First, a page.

Title = {Opposing collicular influences on the parafascicular (Pf)
             and posteromedial (POm) thalamic nuclei: relationship to
             POm-induced inhibition in the substantia nigra pars
             reticulata (SNR)},
   Journal = {Brain Structure & Function},
   Volume = {223},
   Number = {1},
   Pages = {535-543},
   Publisher = {Springer Nature},
   Year = {2018},
   Month = {January},
   url = {http://dx.doi.org/10.1007/s00429-017-1534-8},
   Doi = {10.1007/s00429-017-1534-8},
   Key = {fds338617}
}

@article{fds330545,
   Author = {Toda, K and Lusk, NA and Watson, GDR and Kim, N and Lu, D and Li, HE and Meck,
             WH and Yin, HH},
   Title = {Nigrotectal Stimulation Stops Interval Timing in
             Mice.},
   Journal = {Current Biology : Cb},
   Volume = {27},
   Number = {24},
   Pages = {3763-3770.e3},
   Year = {2017},
   Month = {December},
   url = {http://dx.doi.org/10.1016/j.cub.2017.11.003},
   Abstract = {Considerable evidence implicates the basal ganglia in
             interval timing, yet the underlying mechanisms remain poorly
             understood. Using a novel behavioral task, we demonstrate
             that head-fixed mice can be trained to show the key features
             of timing behavior within a few sessions. Single-trial
             analysis of licking behavior reveals stepping dynamics with
             variable onset times, which is responsible for the canonical
             Gaussian distribution of timing behavior. Moreover, the
             duration of licking bouts decreased as mice became sated,
             showing a strong motivational modulation of licking bout
             initiation and termination. Using optogenetics, we examined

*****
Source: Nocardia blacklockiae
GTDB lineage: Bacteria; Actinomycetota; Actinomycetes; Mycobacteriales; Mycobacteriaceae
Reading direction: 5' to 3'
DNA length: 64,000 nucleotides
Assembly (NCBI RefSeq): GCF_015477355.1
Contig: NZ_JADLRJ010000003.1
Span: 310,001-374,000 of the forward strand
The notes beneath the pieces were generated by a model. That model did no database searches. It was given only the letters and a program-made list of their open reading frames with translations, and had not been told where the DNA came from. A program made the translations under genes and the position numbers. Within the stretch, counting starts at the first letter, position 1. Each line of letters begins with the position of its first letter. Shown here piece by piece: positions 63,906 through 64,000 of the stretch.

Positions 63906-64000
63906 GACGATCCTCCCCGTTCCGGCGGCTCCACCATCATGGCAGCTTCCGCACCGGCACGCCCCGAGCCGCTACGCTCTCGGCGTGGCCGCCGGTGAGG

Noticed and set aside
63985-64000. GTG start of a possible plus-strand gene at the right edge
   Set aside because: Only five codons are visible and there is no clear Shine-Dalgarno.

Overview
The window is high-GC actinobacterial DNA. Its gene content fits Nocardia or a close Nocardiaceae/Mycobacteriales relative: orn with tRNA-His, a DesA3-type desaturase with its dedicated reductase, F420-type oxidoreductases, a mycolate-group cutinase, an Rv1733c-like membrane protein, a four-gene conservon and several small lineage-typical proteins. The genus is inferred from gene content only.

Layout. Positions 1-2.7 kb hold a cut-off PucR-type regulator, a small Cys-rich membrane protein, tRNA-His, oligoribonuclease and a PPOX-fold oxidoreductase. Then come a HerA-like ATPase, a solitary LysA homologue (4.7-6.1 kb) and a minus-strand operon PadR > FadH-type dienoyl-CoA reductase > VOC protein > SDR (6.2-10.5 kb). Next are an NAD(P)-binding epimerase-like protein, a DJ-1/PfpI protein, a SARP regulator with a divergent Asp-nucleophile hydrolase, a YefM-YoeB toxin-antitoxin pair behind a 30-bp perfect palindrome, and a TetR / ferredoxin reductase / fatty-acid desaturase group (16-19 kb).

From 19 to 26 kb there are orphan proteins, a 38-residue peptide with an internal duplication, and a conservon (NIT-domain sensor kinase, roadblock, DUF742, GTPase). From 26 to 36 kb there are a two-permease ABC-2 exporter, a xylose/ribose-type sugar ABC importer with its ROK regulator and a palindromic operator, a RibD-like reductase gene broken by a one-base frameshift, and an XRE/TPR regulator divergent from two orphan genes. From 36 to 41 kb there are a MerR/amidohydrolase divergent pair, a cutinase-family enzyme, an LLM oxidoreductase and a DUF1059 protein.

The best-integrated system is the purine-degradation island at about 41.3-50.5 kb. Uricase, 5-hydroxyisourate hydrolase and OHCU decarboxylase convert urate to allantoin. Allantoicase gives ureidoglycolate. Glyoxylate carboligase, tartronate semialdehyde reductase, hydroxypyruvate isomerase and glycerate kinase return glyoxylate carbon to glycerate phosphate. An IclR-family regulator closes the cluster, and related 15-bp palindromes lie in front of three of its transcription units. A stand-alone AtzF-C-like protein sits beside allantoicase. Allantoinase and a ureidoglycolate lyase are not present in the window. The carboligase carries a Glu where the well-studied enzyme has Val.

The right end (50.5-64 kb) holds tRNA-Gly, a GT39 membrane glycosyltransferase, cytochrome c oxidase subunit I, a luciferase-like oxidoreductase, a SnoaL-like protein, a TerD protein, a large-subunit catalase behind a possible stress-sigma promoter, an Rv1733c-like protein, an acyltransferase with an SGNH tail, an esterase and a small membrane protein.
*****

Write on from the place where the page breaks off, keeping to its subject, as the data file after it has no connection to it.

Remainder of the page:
the role of the basal ganglia output in interval timing. We
             stimulated a pathway important for licking behavior, the
             GABAergic output projections from the substantia nigra pars
             reticulata to the deep layers of the superior colliculus. We
             found that stimulation of this pathway not only cancelled
             licking but also delayed the initiation of anticipatory
             licking for the next interval in a frequency-dependent
             manner. By combining quantitative behavioral analysis with
             optogenetics in the head-fixed setup, we established a new
             approach for studying the neural basis of interval
             timing.},
   Doi = {10.1016/j.cub.2017.11.003},
   Key = {fds330545}
}

@article{fds327275,
   Author = {Liang, Z and Ma, Y and Watson, GDR and Zhang, N},
   Title = {Simultaneous GCaMP6-based fiber photometry and fMRI in
             rats.},
   Journal = {Journal of Neuroscience Methods},
   Volume = {289},
   Pages = {31-38},
   Year = {2017},
   Month = {September},
   url = {http://dx.doi.org/10.1016/j.jneumeth.2017.07.002},